The Countryside Alliance has investigated claims that HSBC has been discriminating against businesses involved in shooting.

Having heard rumours that HSBC were declining services to shooting businesses, the Countryside Alliance researched the issue and discovered that at least one customer had been informed that shooting was considered a “prohibited sport” and as such services had been denied. The business in question had written to HSBC but received no response.

Countryside Alliance CEO Tim Bonner subsequently wrote to Douglas Flint, Chairman of HSBC, pointing out the value of game shooting to the UK economy and asking whether a policy discriminating against participants was in place at HSBC.

HSBC policies being misapplied

Mr Flint confirmed that no such policy existed and committed to looking into the matter. On investigation it was discovered by HSBC that their policies were indeed being misapplied, causing shooting businesses to be unfairly denied access to services. Mr Flint then reassured the Countryside Alliance that HSBC’s shooting clients would not be penalised in future and any affected businesses would be contacted. The Countryside Alliance then verified that this had actually happened.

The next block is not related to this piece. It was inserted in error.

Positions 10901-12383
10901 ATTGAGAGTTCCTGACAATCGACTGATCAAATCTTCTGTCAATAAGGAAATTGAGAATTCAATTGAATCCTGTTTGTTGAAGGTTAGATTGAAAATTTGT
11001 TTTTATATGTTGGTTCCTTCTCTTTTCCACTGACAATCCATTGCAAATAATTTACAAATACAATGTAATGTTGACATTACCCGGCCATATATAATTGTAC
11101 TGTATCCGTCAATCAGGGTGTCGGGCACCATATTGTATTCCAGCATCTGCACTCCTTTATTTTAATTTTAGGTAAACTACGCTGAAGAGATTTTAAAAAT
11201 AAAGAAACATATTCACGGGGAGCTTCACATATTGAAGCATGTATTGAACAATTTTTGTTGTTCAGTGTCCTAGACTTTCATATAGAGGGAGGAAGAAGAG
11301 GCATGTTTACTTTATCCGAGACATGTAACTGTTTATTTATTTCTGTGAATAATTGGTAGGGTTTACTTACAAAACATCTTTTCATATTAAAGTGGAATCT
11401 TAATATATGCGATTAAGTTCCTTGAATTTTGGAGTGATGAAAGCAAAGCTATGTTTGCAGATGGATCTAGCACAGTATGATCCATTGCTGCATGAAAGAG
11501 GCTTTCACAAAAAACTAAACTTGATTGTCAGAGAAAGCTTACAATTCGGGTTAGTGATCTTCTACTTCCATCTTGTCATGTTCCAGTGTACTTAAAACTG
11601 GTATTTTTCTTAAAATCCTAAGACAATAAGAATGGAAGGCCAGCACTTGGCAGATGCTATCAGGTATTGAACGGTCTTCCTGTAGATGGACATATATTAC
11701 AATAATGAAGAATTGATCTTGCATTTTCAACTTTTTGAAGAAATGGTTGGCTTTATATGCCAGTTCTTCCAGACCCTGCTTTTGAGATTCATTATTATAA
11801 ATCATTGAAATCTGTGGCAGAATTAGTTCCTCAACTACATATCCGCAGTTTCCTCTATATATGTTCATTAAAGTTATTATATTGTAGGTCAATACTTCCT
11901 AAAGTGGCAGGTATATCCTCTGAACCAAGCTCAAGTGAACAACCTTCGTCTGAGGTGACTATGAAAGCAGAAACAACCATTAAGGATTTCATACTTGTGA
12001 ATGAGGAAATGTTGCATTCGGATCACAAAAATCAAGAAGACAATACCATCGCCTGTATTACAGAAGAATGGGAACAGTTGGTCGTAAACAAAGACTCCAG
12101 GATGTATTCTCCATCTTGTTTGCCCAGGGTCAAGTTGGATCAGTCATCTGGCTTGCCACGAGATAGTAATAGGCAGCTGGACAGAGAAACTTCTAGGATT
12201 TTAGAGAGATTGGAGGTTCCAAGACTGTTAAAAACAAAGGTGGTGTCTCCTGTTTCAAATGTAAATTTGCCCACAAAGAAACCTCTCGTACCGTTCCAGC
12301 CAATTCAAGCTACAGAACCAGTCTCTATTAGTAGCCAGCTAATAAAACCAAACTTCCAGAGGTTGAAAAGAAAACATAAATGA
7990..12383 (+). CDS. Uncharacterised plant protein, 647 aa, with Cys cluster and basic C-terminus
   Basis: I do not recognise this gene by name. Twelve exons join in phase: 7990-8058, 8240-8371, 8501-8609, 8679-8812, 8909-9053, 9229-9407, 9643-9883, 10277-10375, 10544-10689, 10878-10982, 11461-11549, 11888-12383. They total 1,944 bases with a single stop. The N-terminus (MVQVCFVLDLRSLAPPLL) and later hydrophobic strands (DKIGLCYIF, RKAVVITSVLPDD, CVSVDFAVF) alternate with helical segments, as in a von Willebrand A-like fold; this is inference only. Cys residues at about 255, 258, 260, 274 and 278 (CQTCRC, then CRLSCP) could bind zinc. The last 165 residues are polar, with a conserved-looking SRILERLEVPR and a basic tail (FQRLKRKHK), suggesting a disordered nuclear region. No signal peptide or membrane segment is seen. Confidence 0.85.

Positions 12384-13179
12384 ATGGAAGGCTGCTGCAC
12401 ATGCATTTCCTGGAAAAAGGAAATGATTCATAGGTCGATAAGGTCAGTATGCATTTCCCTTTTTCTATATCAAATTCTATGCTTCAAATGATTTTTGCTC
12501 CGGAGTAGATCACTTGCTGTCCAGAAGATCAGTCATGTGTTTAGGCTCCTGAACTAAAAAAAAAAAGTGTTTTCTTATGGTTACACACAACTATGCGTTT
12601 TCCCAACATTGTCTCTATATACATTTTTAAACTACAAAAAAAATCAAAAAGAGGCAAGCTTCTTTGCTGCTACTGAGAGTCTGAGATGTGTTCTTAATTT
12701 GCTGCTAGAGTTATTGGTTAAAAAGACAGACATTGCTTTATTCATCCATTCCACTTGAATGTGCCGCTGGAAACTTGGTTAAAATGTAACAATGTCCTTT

Tim Bonner comments: “We are very grateful to Mr Flint for moving so quickly to address this issue. It would clearly be outrageous to restrict services to shooting businesses, given how important they are to the UK economy and how popular shooting sports have always been, and we were very pleased that this apparent conflict turned out to be a misunderstanding. The Countryside Alliance will always stand up for the shooting community wherever it is challenged.”